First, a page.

Findings from two new analyses from the ZUMA-1 trial of axicabtagene ciloleucel (Yescarta®;Kite Pharma) in adult patients with relapsed or refractory large B-cell lymphoma demonstrate high rates of durable response and overall survival (OS).
These results include a two-year sub-population analysis of efficacy and safety in ZUMA-1 patients (registrational Cohorts 1 and 2) by age, as well as preliminary data from a separate safety management study of patients receiving early steroid intervention for cytokine release syndrome (CRS)* and neurologic events. 
The results were presented earlier today during the annual meeting of American Society of Clinical Oncology (ASCO), held in Chicago, May 31 – June 4, 2019
“Longer-term data from ZUMA-1 have shown more than half of patients were still alive two years after treatment with Yescarta,” said John McHutchison, AO, MD, Chief Scientific Officer and Head of Research and Development, Gilead Sciences, the parent company of Kite Pharma.
“We are committed to further defining the clinical profile of Yescarta, including evaluation of new safety management protocols to further enhance patient care and help move the cell therapy field forward,” McHutchison added.
First CAR T-cell Therapy
Axicabtagene ciloleucel was the first CAR T-cell therapy approved by the U.S. Food and Drug Administration (FDA) for the treatment of adult patients with relapsed or refractory large B-cell lymphoma after two or more lines of systemic therapy, including diffuse large B-cell lymphoma (DLBCL) not otherwise specified, primary mediastinal large B-cell lymphoma, high grade B-cell lymphoma and DLBCL arising from follicular lymphoma. Axicabtagene ciloleucel is not indicated for the treatment of patients with primary central nervous system lymphoma.
Analysis of ZUMA-1
Patients with relapsed large B-cell lymphoma in the two-year follow-up of ZUMA-1 were analyzed in two groups – those 65 years or older (≥65) (n=24) and those younger than 65 years (<65) (n=77). 
With a median follow-up of 27.1 months, the objective response rate (ORR) per investigator assessment was 92% among ≥65 patients and 81% in the <65 group, with 75% and 53% of patients in the respective groups achieving a complete response.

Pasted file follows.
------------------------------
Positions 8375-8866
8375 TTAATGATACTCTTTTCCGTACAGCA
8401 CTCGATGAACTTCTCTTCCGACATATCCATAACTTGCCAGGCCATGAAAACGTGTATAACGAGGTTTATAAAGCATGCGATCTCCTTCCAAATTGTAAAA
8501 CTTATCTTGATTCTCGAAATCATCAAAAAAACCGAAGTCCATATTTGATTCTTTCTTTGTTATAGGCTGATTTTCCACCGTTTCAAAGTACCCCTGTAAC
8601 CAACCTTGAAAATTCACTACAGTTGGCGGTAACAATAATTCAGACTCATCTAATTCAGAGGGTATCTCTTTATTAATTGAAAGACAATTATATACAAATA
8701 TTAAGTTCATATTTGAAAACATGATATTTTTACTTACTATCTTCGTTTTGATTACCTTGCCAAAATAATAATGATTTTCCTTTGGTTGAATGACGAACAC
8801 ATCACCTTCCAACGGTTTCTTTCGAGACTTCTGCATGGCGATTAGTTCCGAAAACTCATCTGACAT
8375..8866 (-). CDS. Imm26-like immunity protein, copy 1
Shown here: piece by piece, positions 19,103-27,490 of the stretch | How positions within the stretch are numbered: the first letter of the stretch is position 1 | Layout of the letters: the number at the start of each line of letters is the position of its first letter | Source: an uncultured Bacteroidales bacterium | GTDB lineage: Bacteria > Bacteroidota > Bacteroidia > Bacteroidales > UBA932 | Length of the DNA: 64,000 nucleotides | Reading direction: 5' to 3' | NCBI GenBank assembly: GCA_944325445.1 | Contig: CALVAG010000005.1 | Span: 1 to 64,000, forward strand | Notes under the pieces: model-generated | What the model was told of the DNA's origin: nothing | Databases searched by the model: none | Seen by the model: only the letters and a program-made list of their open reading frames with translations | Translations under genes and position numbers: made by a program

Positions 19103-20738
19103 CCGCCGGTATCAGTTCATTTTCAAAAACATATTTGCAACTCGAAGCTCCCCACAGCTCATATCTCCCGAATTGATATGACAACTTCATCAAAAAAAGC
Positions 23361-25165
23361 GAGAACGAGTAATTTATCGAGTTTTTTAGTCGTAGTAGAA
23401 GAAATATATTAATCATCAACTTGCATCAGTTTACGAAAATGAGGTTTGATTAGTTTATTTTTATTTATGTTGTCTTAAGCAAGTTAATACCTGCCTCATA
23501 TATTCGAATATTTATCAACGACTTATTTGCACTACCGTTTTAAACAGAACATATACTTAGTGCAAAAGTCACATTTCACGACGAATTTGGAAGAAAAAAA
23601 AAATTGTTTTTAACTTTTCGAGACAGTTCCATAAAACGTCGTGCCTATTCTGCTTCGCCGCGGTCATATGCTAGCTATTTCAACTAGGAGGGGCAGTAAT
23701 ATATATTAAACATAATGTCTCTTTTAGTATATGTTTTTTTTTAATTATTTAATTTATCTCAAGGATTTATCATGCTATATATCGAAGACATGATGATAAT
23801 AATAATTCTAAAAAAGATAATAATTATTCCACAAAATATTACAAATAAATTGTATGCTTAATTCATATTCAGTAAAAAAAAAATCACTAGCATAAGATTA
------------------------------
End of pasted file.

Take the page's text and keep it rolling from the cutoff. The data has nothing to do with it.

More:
At two years, 42% of ≥65 patients and 38% of <65 patients were in an ongoing response. The 24-month overall survival rate was 54% and 49% in each respective group.
Among all patients in the safety analysis (27 patients ≥65 and 81 patients <65), most (98%) experienced Grade ≥3 adverse events. Grade ≥3 neurologic events occurred in 12 patients ≥65 (44%) and in 23 patients <65 (28%).
Grade ≥3 CRS occurred in 2 patients ≥65 (7%) and in 10 patients <65 (12%).
“Patients with refractory large B-cell lymphoma who have exhausted treatment options and are still facing progressive disease are often older,” said Sattva S. Neelapu, MD, ZUMA-1 co-lead investigator and Professor, Department of Lymphoma/Myeloma, Division of Cancer Medicine at The University of Texas MD Anderson Cancer Center.
“Our results showed axicabtagene ciloleucel offered clinical benefit with a manageable safety profile in people aged 65 and over, which reinforces this therapy’s use in these patients who otherwise have limited treatment options,” Neelapu added.
Various studies to further evaluate the efficacy and safety profile of axicabtagene ciloleucel, including clinical trials evaluating use of bridging chemotherapy and other combination approaches are currently ongoing.
In a ZUMA-1 safety management study (Cohort 4), patients with relapsed or refractory large B-cell lymphoma treated with axicabtagene ciloleucel received earlier steroid intervention beginning when patients experienced Grade 1 neurologic events and at Grade 1 CRS when no improvement was observed after three days of supportive care.
As of the abstract data cut-off, 21 of 40 planned patients had received axicabtagene ciloleucel, with a median follow-up of 7.7 months; 76% of patients received corticosteroids and 86% received tocilizumab. Grade ≥3 adverse events occurred in 95% of patients; Grade ≥3 events included decreased neutrophil count (33%) and anemia (24%).
Grade 1 or 2 neurologic events and CRS occurred in 48% and 100% of patients, respectively. No patients experienced Grade ≥3 CRS, and Grade ≥3 neurologic events occurred in only 10% of patients, both numerically lower than in the registrational cohorts of ZUMA-1. There were no deaths due to adverse events in Cohort 4.
ORR per investigator assessment was 81% in the cohort, and 62% of patients achieved a complete response. The median duration of response has not yet been reached.
“Preliminary results of the ZUMA-1 expansion cohort suggest early steroid interventions may reduce the incidence of severe CRS and neurologic events associated with axicabtagene ciloleucel without impacting the high response rates to  therapy [with axicabtagene ciloleucel] in relapsed or refractory large B-cell lymphoma,” said Max S. Topp, MD, ZUMA-1 cohort 4 lead investigator and Professor and Head of Hematology, University Hospital of Wuerzburg, Germany.